My attempts to keep track of my reading continue unabated, oh yes. Also yesterday I started and finished Cruddy by Lynda Barry, which was AMAZING. Yay for books and reading!

go_team: (beastreads)

So um, who's read The Dispossessed and wants to geek out about it lit nerd style? Extra bonus points if you find a copy of Samuel R. Delany's Jewel-Hinged Jaw and read his essay about The Dispossessed first. Right now I'm at the stage where I'm taking notes on the novel and getting myself psyched up to read the essay before it tells me I'm all wrong and a grotesquely ugly freak, so you've got time to get your reading on and catch up with me, especially if you've already read The Dispossessed, which I hadn't until earlier this month because I'm defective or something.

go_team: (beastreads)

Those of you who don't read Neil Gaiman's livejournal or missed the plug for it there might still be interested in Jonathan Strange & Mr Norrell (the link goes to the book's official website.)

Yay for nifty-sounding new books! And it comes out in the U.S. on September 8, just in time to keep me happy when I start frothing at the mouth for The Dark Tower, which is scheduled to appear on September 21, ironically enough the same day as The System of the World in case you didn't have enough inches (or pounds) of reading material already. And if I get really obsessive, I can go see the author, Susanna Clarke, at Powell's on September 28. She sounds like a badass, in a quiet writer geek kind of way. Besides the official Jonathan Strange website, there's a good article about her and the book in the New York Times Magazine (you'll have to sign in to the Times site to read it, though). Also the first chapter of Strange is available there, but I haven't read it yet. Still, yay books!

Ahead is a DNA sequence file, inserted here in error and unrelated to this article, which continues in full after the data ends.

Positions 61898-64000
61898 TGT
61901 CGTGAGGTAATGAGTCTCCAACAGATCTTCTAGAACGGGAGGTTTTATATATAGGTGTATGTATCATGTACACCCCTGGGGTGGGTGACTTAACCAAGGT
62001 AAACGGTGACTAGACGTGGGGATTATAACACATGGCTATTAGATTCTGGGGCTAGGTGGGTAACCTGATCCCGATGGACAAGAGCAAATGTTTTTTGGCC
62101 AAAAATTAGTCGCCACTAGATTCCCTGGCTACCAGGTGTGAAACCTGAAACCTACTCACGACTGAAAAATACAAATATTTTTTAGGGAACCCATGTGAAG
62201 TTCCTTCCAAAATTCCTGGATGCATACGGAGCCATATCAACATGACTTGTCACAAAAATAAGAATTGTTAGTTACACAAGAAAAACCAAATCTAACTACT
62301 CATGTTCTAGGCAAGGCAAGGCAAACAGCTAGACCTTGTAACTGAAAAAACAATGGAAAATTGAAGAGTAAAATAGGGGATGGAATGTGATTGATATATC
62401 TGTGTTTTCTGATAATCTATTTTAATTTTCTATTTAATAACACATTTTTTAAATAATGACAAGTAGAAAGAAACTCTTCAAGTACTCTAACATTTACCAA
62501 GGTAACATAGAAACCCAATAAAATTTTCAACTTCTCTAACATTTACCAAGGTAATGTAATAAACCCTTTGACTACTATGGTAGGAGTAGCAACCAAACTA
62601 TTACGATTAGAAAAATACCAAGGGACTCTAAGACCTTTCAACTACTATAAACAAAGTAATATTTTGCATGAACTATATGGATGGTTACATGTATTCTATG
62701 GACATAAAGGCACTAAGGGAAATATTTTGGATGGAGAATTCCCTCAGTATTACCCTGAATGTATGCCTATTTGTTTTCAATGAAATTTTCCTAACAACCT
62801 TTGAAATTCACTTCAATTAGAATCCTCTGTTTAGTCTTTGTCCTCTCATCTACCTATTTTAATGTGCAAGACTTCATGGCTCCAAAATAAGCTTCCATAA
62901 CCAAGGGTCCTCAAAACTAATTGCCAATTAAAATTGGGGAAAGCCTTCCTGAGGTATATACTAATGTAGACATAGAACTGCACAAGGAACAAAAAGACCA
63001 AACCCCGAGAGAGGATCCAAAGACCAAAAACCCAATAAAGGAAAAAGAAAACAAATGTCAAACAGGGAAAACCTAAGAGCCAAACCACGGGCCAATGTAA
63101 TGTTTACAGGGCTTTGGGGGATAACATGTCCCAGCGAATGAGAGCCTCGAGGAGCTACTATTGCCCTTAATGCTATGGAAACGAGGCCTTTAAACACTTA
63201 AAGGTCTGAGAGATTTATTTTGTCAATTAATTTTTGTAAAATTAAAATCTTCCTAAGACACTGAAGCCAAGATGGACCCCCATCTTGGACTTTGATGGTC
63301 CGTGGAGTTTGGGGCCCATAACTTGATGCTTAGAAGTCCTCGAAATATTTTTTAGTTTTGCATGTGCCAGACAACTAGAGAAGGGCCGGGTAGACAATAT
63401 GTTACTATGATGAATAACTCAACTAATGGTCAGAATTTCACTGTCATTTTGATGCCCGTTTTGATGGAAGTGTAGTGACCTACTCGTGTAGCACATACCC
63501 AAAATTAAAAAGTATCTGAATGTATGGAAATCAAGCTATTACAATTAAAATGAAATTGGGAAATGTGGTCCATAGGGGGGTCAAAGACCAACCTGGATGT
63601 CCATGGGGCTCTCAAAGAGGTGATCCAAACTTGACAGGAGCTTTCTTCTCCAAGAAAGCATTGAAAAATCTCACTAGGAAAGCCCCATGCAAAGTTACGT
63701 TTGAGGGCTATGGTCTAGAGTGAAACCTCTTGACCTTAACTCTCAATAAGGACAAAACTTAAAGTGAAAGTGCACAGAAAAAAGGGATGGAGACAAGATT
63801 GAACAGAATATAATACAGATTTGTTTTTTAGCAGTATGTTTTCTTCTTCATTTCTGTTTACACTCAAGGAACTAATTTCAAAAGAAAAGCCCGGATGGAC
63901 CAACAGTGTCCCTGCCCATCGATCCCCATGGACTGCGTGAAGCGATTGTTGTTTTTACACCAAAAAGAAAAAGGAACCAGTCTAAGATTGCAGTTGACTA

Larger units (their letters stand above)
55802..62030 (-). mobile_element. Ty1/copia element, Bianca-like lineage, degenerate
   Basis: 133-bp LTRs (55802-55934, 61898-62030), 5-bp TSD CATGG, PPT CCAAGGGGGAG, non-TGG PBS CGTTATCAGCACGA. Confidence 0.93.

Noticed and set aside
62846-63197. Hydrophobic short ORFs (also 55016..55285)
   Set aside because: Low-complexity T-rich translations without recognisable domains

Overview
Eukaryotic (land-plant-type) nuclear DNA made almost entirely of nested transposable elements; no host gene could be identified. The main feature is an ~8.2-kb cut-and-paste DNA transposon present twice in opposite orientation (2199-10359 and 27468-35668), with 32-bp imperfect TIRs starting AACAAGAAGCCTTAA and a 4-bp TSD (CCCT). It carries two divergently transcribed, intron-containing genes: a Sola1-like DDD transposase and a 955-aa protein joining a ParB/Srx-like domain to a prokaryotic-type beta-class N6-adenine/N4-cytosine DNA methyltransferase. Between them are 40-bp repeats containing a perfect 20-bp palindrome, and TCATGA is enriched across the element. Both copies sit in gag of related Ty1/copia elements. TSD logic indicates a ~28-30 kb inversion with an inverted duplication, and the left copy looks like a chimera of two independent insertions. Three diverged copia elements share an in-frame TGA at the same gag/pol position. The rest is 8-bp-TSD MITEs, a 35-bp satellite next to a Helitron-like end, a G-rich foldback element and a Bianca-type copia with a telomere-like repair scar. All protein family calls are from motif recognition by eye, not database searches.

go_team: (beastreads)
It's much too hot to make any kind of thoughtful post. I got this meme from [livejournal.com profile] ailie:

The College Board claims these are the 101 Greatest Works of Literature, and I guess the Westfield public schools figure that's as good a basis as any for their curriculum. )
go_team: (beastreads)